If you like mysteries and you’re interested in the ethical problems posed by rich billionaires who would like to control research at public universities, Betty Jean Craige’s newest book, Aldo, is just what you’re looking for.
After a long and successful career in academia (Craige was a Professor of Literature at the University of Georgia for more than 30 years), she retired and started writing mysteries for Black Opal Books. Her latest is a thought-provoking humdinger, involving domestic terrorists who kidnap a university president to try to halt genetic research.
The kidnapping goes tragically awry, and the pace of the novel ratchets up as the perpetrator scrambles to stay one step ahead of authorities and researchers trying to figure out who the terrorists are.
The heroine of the book, Isabel Canto, is the director of Atlantic University’s Institute for Genomic Modification, which is meanwhile under threat from terrorists of another sort: rich donors who would like to control the direction of scientific research.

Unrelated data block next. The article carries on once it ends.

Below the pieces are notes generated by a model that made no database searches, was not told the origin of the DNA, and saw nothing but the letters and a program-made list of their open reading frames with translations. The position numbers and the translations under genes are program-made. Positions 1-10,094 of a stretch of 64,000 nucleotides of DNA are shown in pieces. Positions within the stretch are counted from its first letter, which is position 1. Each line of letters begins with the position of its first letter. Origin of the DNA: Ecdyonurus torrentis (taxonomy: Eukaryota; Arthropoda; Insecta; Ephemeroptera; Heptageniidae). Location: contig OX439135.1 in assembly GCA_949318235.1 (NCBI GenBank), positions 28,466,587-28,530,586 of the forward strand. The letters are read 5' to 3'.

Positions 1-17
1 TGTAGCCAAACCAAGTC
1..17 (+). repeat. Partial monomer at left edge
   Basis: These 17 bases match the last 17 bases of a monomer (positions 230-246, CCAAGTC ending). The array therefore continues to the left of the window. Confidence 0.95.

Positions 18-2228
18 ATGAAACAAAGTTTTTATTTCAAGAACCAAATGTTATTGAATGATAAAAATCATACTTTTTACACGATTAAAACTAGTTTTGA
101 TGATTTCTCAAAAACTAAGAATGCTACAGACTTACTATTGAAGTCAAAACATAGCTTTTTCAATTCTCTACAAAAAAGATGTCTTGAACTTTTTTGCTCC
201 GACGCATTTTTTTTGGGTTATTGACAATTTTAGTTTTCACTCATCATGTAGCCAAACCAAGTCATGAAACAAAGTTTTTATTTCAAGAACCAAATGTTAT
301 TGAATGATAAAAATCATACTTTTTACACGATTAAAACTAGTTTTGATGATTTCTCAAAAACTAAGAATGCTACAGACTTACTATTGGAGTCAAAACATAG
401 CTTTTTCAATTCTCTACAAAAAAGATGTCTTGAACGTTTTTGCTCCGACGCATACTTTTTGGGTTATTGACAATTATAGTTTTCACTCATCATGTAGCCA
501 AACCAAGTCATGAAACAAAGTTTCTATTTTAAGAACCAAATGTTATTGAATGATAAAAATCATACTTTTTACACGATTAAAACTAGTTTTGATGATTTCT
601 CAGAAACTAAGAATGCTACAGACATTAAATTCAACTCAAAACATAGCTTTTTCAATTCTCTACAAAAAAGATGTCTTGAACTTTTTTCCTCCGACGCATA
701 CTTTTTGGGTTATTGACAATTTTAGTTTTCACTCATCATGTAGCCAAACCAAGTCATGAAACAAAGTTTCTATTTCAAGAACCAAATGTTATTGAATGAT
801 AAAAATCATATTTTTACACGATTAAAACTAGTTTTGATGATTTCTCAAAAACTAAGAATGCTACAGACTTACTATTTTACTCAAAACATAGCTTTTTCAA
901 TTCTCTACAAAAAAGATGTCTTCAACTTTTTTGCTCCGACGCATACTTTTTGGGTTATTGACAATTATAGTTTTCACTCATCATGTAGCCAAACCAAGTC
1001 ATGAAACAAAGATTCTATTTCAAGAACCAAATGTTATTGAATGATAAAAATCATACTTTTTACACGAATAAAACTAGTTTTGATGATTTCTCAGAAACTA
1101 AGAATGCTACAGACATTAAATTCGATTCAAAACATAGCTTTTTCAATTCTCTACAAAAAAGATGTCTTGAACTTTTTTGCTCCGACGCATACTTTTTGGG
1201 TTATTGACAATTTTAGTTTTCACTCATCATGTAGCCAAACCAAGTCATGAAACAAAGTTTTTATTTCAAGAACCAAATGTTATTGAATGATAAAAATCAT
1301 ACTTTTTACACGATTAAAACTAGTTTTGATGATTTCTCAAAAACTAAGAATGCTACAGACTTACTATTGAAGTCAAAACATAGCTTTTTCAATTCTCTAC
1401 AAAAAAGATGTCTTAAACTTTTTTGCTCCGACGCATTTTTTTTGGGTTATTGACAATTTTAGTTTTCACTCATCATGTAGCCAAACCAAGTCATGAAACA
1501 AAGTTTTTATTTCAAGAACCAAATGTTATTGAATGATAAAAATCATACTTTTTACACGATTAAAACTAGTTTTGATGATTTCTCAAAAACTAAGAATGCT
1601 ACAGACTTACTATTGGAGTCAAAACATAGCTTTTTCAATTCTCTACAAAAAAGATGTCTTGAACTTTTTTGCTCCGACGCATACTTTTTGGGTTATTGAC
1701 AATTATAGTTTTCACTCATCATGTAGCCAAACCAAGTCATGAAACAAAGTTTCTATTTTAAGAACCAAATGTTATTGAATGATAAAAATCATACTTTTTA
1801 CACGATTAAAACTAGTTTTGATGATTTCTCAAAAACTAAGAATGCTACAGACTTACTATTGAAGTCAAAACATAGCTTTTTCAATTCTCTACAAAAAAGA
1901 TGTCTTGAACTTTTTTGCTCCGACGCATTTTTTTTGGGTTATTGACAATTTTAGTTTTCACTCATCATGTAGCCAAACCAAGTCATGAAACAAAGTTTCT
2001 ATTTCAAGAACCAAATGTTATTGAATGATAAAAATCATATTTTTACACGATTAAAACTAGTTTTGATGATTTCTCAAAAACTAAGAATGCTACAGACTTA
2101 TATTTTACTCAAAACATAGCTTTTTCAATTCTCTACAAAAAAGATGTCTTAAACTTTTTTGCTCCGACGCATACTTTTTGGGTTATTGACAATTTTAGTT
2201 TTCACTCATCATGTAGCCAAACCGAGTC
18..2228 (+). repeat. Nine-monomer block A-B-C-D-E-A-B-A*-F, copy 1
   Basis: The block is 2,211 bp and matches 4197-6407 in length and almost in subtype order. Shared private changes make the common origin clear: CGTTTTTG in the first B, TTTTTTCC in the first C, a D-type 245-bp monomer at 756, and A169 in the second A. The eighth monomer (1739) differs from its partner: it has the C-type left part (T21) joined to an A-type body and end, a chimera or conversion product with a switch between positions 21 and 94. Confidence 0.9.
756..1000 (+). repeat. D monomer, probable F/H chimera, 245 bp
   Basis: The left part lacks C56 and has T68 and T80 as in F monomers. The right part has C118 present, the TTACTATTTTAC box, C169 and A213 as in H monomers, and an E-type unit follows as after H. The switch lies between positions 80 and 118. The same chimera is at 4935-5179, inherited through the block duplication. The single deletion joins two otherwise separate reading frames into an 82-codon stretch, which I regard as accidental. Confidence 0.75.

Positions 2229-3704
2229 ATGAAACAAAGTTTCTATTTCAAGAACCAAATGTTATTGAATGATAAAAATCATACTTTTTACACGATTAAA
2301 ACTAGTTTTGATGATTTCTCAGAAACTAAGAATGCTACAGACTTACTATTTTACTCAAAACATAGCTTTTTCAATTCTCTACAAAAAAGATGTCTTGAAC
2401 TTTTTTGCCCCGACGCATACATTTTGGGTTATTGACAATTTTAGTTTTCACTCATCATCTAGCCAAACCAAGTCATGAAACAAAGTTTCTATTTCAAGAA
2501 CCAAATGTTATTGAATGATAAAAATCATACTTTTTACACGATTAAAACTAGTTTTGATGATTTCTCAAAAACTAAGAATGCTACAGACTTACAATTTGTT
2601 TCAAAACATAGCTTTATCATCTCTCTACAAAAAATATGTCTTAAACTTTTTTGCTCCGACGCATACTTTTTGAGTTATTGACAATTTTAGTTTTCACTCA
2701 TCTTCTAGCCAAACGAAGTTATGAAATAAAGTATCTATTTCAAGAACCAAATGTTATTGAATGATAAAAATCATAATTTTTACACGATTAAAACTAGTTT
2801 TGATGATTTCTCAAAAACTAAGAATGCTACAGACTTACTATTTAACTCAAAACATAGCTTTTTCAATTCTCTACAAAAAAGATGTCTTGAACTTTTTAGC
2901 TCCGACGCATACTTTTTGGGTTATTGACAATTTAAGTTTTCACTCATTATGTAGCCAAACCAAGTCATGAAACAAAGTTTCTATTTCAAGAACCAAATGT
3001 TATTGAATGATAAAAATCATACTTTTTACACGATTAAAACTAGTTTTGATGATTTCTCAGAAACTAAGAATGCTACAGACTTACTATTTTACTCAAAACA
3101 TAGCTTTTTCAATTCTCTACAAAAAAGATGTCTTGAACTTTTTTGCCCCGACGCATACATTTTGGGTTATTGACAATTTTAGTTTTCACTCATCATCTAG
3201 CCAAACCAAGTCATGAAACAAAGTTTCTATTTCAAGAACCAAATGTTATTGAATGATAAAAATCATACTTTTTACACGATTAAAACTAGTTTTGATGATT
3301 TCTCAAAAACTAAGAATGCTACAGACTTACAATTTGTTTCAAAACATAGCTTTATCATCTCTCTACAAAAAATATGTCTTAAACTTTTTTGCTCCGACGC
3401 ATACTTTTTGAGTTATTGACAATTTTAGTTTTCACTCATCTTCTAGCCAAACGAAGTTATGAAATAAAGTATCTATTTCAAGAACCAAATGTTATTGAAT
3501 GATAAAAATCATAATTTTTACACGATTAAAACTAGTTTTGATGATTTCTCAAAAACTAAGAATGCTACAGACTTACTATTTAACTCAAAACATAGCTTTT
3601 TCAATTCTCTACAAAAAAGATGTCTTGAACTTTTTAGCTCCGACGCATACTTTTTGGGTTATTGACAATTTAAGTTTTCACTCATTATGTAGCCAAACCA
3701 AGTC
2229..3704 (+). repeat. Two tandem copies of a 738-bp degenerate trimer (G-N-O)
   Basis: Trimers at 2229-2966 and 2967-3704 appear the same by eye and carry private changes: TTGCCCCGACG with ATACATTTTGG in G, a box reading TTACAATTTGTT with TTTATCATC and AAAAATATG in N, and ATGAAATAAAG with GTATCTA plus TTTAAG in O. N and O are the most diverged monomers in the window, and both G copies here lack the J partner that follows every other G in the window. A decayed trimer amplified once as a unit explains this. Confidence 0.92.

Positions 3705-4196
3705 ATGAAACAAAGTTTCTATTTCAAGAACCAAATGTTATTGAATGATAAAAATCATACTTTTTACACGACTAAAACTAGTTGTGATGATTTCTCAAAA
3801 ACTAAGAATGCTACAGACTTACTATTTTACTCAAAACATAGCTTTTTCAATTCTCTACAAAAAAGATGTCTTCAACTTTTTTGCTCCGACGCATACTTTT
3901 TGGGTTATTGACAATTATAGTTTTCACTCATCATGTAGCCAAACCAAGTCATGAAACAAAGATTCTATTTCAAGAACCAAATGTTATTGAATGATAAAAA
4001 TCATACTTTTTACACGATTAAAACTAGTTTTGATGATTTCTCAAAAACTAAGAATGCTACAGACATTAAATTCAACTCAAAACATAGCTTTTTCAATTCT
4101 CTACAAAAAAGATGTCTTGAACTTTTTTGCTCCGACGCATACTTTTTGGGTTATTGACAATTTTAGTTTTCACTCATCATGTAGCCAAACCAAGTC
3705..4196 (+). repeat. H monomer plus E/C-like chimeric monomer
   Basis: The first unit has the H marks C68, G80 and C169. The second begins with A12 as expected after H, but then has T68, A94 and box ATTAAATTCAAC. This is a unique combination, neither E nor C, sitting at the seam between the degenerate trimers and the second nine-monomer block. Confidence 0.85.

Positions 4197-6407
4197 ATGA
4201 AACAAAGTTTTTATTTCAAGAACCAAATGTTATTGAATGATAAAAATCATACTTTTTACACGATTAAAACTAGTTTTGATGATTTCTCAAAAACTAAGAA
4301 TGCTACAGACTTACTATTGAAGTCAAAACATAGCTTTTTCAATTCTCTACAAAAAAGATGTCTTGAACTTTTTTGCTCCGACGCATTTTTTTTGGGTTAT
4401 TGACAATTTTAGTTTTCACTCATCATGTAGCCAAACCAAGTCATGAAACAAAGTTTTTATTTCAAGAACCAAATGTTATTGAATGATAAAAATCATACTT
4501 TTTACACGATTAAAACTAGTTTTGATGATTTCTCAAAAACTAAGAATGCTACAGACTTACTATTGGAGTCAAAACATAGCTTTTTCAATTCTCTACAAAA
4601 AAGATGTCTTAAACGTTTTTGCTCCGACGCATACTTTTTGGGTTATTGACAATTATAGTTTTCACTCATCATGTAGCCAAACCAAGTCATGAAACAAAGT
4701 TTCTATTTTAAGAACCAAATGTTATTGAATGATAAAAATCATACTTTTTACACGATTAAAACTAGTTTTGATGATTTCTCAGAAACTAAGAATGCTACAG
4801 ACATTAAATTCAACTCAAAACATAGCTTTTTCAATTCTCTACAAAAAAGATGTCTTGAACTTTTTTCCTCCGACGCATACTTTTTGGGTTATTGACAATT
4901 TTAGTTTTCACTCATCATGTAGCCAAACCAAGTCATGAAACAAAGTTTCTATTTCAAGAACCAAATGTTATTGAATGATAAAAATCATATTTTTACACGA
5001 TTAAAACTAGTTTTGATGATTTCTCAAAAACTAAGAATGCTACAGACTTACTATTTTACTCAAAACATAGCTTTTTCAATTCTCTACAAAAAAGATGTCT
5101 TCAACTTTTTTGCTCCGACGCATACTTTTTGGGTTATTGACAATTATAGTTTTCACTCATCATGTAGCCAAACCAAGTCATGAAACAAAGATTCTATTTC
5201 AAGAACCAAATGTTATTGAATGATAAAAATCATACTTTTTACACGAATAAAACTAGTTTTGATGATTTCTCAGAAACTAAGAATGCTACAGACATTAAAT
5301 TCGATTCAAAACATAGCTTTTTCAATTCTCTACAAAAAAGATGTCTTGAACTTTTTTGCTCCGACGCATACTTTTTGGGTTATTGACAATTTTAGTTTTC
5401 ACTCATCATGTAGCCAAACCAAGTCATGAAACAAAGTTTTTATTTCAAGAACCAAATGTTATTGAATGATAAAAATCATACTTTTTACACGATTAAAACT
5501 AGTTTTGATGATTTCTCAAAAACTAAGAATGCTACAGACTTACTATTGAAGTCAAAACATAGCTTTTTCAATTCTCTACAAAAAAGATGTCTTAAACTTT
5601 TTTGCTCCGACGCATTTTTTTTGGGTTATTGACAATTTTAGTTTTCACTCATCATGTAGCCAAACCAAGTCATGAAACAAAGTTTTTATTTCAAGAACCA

The controversy at the heart of the novel sparks tension among the principal characters and illustrates one of the actual major crises in higher education and the public’s misapprehension of what science is and involves.
At the center of the controversial research is Dr. Linus Winter, Isabel’s mentor, and a scientist of Galilean resolve who eloquently explains what happens when scientific research is suppressed or impeded in the name of religious concern.
Drawing from Real Life
As Betty Jean Craige is an emerita professor from one of the country’s premier research institutions, she is able to draw on her impressive network of friends and professional acquaintances to concoct a thrilling mystery based on the actual current state of genetic research and computer forensics.
It so happens there’s a love story happening simultaneous to all of this, but Craige keeps that pleasant distraction in the background until the moment is right for revelation — but I must stop here before giving away the plot. MSN